In the orignal - tricky to very hard to correct that. See with digital cameras if the camera gets an overexposed or underexposed area (white or black) it records only white or black in those areas - no other details are logged. Thus you can't fix those broken areas in editing.
Shooting and editing in RAW mode can give you more leaniancy with how much you can deal with an under/overexposed element in a shot, but the best thing is a correct exposure at the time of shooting. Also if you read up and use your cameras histogram whilst in the field you can tell where over and underexposed areas are on the LCD and decide if you need to shoot again with altered settings. In the shot you have here (for example) you could counter the overexposure by shooting with either a faster shutter speed or a smaller (bigger f number) aperture (or a combination of both).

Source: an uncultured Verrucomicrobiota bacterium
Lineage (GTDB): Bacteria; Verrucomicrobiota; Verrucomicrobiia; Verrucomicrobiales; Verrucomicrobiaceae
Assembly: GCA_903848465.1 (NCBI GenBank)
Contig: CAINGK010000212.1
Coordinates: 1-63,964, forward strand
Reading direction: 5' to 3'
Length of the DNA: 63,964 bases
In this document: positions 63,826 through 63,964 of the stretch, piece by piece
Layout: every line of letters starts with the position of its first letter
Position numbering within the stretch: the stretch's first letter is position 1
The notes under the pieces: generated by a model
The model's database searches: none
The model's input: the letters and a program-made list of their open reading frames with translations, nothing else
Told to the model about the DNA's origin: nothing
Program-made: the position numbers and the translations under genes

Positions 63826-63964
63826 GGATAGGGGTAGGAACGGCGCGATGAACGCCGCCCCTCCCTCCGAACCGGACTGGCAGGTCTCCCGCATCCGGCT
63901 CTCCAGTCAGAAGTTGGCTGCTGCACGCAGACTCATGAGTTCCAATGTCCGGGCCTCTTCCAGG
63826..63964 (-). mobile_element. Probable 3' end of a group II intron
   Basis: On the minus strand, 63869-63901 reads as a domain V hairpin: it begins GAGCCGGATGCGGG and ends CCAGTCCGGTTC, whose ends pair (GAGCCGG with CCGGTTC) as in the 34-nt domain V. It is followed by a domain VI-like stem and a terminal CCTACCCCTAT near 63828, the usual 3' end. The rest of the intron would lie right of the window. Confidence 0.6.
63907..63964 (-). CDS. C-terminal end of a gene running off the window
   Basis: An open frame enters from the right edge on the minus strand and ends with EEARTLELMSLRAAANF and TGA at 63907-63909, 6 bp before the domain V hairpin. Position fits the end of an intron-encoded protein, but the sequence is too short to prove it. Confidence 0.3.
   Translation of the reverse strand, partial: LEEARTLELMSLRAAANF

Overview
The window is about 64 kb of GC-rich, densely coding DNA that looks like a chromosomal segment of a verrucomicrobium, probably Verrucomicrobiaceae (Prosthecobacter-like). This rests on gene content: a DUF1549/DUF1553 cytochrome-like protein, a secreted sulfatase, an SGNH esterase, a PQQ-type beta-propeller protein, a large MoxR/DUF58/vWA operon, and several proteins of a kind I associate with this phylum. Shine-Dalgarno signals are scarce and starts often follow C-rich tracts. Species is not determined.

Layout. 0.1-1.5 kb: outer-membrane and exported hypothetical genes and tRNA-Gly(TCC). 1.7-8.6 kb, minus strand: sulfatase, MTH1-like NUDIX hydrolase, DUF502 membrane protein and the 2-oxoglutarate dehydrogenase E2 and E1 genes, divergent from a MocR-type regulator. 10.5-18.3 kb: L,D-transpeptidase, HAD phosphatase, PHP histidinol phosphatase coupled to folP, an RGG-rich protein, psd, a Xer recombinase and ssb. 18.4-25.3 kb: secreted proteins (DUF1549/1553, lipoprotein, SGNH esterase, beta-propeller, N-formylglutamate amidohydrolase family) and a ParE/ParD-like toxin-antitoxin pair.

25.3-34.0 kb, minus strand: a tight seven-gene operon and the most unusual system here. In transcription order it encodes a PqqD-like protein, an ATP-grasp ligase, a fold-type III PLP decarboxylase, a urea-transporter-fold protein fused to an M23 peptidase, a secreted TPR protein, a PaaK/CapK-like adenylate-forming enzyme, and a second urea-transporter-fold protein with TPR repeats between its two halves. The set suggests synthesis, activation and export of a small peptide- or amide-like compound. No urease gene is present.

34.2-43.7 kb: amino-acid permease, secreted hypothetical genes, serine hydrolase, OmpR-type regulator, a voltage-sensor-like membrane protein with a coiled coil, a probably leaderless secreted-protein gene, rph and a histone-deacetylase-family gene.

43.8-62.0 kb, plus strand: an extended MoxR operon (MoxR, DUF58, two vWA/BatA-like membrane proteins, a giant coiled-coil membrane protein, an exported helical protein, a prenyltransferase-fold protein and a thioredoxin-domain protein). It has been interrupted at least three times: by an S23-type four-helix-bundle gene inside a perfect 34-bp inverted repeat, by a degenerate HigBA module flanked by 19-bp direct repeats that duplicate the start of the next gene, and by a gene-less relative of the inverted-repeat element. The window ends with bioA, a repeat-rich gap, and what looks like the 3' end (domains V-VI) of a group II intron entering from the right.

The only thing I can think of is a grad ND filter that will darken (for lack of a better term) the sky. The top left corner will still be overexposed unless you can find a grad ND filter that only darkens one corner of the filter!
Also, circular grad ND filters are not too great because they always put the transition in the center of the frame. You'd be best off with something like this. A cokin filter holder will free up your left hand too.
(I hope I'm not breaking any forum rules by posting a picture that's not mine!)